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Nokia Ovi Maps is Free and Reliable

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Nokia Ovi Maps is Free and Reliable

Google wowed the world of navigation last October with Google Maps Navigation, available for free, initially on the Motorola Droid, retailing at $199.99, and then the rest of the smartphones powered by Android.  Nokia has stepped in with Ovi Maps, bettering Google’s application by providing turn by turn direction for worldwide locations that are voice enabled and free –in contrast with Google’s application, which only works in America.  While the Nokia Ovi Maps has a somewhat confusing interface, it performs well, and functions easily; this is the only navigation device you will need.  This fact alone would sway most people considering the purchase of a Nokia smartphone that is unlocked, but beware some unusual limitations, UI related.

This application if free: no upfront cost, in contrast with TomTom and Navigon; no monthly payments, as there are with Verizon, Sprint and AT&T; and no costly updates, like there are with complete PND vendors.  It provides Navteq maps and navigation ability for 74 countries, including Canada and the United States, as well as event guides, including Michelin and Lonely Planet.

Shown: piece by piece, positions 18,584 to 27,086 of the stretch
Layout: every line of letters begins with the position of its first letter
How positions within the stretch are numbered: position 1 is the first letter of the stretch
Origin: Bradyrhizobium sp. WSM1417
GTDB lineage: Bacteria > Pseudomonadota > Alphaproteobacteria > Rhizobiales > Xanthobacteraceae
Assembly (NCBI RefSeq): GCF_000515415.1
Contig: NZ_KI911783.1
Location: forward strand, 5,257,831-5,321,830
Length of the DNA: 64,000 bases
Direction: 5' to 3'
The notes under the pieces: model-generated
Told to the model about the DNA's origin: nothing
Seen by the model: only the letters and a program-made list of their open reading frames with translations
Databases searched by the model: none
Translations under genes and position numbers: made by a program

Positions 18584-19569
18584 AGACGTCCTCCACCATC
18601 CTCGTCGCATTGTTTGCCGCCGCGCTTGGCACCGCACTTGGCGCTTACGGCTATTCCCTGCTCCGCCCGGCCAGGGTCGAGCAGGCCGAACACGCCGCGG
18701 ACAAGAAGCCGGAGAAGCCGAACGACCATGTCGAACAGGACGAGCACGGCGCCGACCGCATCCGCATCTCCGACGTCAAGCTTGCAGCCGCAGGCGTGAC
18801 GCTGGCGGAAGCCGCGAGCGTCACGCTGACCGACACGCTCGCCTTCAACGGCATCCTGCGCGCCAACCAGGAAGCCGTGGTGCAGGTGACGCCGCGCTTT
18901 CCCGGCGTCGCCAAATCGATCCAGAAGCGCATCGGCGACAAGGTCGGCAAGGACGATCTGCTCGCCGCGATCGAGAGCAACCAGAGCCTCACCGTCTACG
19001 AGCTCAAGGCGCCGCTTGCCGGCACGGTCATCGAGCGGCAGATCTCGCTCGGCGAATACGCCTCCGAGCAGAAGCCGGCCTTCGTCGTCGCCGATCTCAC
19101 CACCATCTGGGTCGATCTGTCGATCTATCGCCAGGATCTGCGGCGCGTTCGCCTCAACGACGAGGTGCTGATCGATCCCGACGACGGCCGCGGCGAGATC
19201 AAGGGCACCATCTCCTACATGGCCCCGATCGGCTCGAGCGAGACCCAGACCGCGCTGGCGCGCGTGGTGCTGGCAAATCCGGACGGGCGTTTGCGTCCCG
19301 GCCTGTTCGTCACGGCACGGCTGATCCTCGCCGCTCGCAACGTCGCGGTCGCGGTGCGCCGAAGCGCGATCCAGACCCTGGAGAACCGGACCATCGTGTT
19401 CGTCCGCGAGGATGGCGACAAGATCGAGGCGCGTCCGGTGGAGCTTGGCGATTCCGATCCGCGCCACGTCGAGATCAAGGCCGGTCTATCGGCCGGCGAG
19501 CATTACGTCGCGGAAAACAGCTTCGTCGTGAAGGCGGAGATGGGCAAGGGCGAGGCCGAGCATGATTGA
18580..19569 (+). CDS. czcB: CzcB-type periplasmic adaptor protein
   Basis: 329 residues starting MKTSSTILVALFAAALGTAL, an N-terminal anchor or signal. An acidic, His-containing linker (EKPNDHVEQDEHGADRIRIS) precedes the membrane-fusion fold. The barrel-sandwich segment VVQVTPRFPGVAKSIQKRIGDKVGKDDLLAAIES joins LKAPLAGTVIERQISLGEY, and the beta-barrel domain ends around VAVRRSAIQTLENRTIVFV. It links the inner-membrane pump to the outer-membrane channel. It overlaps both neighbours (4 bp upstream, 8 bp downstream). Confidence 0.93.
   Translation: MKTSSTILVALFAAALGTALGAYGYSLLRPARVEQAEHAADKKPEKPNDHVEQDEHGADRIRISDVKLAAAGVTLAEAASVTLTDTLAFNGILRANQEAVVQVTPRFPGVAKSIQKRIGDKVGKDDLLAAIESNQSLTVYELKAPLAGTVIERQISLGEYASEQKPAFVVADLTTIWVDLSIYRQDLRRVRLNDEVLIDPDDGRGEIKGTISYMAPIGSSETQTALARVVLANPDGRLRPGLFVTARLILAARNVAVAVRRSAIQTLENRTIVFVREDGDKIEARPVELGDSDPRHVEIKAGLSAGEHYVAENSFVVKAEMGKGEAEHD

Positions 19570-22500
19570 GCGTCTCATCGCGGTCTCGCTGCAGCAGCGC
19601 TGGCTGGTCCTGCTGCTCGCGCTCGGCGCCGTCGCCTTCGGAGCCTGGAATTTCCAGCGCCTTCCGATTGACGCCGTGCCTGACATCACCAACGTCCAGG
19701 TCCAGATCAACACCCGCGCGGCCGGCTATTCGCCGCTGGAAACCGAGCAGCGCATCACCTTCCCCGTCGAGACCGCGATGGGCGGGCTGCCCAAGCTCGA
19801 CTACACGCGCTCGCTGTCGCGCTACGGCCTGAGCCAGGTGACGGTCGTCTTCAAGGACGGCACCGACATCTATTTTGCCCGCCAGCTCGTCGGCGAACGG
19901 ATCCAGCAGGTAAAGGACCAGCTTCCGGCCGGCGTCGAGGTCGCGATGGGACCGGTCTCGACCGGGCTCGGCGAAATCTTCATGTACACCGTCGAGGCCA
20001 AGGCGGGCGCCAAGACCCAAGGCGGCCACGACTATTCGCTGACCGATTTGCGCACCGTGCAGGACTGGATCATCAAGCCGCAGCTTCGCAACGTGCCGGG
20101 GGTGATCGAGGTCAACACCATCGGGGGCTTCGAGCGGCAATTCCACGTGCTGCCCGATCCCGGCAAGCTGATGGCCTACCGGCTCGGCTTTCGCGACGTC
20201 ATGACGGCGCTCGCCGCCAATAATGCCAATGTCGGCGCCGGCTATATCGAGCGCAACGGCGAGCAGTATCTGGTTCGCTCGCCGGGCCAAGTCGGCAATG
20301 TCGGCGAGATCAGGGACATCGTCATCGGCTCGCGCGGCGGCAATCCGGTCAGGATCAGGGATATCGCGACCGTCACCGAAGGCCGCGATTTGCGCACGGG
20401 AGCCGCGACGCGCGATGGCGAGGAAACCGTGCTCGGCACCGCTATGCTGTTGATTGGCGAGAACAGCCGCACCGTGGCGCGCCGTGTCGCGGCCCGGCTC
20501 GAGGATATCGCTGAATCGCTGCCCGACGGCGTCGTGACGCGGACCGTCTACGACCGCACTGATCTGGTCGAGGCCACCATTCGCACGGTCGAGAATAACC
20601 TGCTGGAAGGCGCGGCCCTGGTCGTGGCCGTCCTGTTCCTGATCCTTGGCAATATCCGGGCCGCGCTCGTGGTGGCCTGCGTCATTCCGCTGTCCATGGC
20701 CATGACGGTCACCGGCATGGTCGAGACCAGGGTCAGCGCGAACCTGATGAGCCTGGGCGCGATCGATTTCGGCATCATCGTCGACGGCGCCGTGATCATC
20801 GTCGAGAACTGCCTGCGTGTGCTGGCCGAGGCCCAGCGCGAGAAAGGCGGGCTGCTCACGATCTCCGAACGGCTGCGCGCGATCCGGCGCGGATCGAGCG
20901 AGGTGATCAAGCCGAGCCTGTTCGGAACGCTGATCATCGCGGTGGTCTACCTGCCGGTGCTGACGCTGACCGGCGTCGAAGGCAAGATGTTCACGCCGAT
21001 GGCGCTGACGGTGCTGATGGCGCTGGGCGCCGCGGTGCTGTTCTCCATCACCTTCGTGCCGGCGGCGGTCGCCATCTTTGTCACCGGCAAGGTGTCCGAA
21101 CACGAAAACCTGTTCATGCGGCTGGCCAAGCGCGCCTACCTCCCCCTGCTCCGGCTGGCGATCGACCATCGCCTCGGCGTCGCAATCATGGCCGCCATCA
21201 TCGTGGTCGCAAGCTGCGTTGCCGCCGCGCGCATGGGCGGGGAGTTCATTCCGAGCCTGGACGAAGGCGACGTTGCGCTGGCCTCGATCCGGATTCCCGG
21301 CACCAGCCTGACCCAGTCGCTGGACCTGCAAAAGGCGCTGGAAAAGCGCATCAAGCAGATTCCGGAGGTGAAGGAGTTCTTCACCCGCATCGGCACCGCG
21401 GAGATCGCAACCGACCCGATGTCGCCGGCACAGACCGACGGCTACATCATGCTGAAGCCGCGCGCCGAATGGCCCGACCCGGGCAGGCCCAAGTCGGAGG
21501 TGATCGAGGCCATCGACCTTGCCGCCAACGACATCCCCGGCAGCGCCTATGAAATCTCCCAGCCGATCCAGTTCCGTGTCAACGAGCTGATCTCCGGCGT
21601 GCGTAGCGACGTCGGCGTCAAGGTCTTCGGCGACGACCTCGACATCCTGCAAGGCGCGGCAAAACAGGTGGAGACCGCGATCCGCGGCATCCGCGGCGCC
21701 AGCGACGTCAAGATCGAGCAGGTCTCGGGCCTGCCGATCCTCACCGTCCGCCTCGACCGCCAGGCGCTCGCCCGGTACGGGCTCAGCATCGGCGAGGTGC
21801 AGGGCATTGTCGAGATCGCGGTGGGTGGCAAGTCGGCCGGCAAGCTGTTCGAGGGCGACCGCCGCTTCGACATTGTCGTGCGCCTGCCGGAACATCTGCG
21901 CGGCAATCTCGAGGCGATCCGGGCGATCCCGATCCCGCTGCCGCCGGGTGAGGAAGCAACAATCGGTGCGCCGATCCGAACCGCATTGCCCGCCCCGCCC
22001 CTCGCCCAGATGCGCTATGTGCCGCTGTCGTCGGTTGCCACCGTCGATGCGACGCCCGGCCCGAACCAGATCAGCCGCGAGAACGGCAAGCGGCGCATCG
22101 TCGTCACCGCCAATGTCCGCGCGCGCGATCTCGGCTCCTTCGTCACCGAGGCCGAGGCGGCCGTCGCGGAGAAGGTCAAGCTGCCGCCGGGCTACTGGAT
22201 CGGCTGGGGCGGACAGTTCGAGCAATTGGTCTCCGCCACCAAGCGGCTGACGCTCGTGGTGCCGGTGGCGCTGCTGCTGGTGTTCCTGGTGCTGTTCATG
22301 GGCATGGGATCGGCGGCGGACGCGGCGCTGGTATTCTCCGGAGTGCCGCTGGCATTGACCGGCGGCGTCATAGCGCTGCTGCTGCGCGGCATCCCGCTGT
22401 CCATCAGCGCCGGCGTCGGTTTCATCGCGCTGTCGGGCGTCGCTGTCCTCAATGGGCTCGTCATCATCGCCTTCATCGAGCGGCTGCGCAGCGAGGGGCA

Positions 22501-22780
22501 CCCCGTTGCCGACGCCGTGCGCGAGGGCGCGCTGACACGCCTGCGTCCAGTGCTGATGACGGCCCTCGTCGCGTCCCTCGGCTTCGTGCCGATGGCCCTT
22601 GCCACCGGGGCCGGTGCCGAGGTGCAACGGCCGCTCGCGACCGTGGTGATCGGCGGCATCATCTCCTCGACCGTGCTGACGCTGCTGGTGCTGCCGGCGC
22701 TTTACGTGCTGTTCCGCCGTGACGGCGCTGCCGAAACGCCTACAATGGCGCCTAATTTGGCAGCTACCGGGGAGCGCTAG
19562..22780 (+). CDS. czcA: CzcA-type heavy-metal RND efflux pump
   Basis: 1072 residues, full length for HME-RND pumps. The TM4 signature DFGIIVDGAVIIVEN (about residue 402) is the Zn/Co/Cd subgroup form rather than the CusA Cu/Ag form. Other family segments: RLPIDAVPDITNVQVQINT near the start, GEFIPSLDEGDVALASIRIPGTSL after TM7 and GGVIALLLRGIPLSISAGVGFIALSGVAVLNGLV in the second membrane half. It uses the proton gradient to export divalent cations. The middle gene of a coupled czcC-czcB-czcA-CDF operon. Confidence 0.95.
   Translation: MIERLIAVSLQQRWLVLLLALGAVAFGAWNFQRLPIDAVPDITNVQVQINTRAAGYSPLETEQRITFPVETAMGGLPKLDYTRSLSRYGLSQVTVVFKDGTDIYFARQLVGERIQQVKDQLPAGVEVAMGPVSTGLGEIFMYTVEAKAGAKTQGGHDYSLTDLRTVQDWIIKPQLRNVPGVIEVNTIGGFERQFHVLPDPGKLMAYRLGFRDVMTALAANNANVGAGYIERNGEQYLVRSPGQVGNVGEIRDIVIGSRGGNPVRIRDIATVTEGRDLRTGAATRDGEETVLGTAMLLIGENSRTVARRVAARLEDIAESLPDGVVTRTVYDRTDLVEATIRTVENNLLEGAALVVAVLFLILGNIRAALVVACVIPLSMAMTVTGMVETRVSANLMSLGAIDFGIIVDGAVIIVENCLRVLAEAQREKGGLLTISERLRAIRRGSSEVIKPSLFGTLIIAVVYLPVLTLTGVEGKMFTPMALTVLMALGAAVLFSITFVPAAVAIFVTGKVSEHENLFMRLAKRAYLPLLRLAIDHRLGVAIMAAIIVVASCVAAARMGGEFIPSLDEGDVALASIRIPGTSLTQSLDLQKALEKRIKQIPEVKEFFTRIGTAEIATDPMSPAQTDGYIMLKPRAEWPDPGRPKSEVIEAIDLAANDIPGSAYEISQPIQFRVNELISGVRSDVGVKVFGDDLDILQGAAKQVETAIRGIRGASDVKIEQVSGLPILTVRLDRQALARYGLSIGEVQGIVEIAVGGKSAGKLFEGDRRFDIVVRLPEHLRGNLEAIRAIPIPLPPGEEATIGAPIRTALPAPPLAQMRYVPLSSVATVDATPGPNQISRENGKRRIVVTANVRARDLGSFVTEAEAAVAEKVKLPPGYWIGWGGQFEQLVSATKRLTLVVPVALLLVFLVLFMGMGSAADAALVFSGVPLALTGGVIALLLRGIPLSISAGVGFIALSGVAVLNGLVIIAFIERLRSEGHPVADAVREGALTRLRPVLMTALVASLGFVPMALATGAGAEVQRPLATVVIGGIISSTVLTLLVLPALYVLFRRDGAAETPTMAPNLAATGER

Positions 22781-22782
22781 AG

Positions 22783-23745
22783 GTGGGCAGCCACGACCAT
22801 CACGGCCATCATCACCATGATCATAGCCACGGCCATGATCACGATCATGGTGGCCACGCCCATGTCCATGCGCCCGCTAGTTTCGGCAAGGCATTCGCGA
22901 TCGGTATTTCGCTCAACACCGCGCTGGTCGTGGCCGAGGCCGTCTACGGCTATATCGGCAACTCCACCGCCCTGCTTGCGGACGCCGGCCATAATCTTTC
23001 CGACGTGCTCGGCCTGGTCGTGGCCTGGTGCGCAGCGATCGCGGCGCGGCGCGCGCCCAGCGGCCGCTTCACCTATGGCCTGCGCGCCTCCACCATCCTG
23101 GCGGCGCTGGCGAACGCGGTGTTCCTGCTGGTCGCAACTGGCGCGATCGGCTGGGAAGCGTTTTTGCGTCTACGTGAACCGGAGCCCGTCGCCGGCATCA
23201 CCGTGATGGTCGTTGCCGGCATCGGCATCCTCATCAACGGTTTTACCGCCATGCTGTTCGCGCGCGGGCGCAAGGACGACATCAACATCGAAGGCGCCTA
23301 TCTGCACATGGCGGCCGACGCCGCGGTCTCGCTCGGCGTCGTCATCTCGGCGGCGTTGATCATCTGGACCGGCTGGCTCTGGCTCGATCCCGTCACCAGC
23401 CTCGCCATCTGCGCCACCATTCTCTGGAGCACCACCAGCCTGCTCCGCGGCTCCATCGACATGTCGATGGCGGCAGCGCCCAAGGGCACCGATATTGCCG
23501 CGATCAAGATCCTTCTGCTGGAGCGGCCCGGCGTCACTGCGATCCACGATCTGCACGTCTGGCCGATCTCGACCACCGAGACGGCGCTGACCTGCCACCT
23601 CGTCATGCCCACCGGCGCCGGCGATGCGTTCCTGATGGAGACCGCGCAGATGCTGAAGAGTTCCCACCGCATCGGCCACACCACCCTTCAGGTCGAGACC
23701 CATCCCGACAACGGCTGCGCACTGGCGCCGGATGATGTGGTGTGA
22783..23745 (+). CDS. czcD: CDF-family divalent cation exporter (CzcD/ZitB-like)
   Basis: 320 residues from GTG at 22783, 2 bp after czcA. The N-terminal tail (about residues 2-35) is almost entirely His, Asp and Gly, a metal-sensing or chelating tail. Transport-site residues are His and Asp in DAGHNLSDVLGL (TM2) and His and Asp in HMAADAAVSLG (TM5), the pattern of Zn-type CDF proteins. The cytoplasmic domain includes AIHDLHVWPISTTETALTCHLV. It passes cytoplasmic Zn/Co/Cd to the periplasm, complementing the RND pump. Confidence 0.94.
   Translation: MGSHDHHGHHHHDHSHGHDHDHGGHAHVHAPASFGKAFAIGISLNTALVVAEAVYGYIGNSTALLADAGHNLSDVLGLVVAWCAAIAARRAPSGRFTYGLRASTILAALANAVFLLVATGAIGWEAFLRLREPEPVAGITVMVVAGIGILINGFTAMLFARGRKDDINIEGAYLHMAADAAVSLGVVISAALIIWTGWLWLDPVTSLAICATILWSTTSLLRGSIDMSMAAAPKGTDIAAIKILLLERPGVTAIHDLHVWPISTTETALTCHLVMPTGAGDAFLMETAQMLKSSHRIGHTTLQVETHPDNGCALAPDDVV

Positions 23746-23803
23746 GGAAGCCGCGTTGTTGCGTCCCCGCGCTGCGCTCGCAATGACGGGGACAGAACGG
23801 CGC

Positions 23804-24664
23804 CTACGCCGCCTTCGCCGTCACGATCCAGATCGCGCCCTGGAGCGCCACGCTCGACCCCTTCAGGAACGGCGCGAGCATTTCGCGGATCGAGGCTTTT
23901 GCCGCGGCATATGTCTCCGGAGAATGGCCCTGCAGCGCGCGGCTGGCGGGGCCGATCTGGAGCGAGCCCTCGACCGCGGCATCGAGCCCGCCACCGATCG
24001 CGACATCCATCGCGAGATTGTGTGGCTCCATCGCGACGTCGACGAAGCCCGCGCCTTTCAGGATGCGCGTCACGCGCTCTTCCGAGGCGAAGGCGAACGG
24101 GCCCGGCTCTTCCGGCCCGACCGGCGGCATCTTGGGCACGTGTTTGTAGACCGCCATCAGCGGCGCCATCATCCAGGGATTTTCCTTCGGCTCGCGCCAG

It is available from maps.nokia.com: navigate there, and select Download Ovi Maps.  Next, find your handset from the dropdown list and then just follow the instructions.  It will soon be available preloaded; Nokia has stated that all of their new smartphones enabled for GPS will have this app.  Currently, it works with the majority of the newer Nokias, including the Navigation Edition, available for $299.99; the X6; the N97 mini; the E72 for $359.00; the Nokia 5800 XpressMusic, $359.99; the Nokia 5230; the N97, $599.00; E52; and the E55.  A Nokia N97 mini smartphone, with an AT&T SIM card, was used for testing, and bear in mind that, should you already own a Nokia device that is compatible, monthly fees are no longer necessary.

Its chief menu display 9 icons, in the pattern of a gird, and it is here that you locate your own position; locate other places; share your current locations; access your favorites; get directions for either driving or walking to a destination; check the weather forecasts; scan local events; and gather information from Lonely Planet.  A little navigation bar at the bottom of the page will display a list of settings for various categories.  The N97 will switch this bar to the right hand side of the screen when titled, and the menu will then enter landscape mode also.

Accessing POIs and entering addresses is a rather strange process, however:  the application becomes an elevated Search box.  Whether it’s a street address you’re looking for, or directions to the closest Chinese restaurant, your search terms are keyed in and the process begins.  This works well if you’re making use of a QWERTY keyboard, but falls short when the handset is on a windshield mount, since you cannot then access this keyboard.  It is surprising that no virtual, onscreen keyboard exists, with the application offering only a numeric keyboard like those used for texting; or that of handwriting recognition which is slow, at 1 letter a time. There is no easily accessible list of your recent destinations either, disabling 1 touch access.  The only way to get around this last feature is to save each location as a favorite.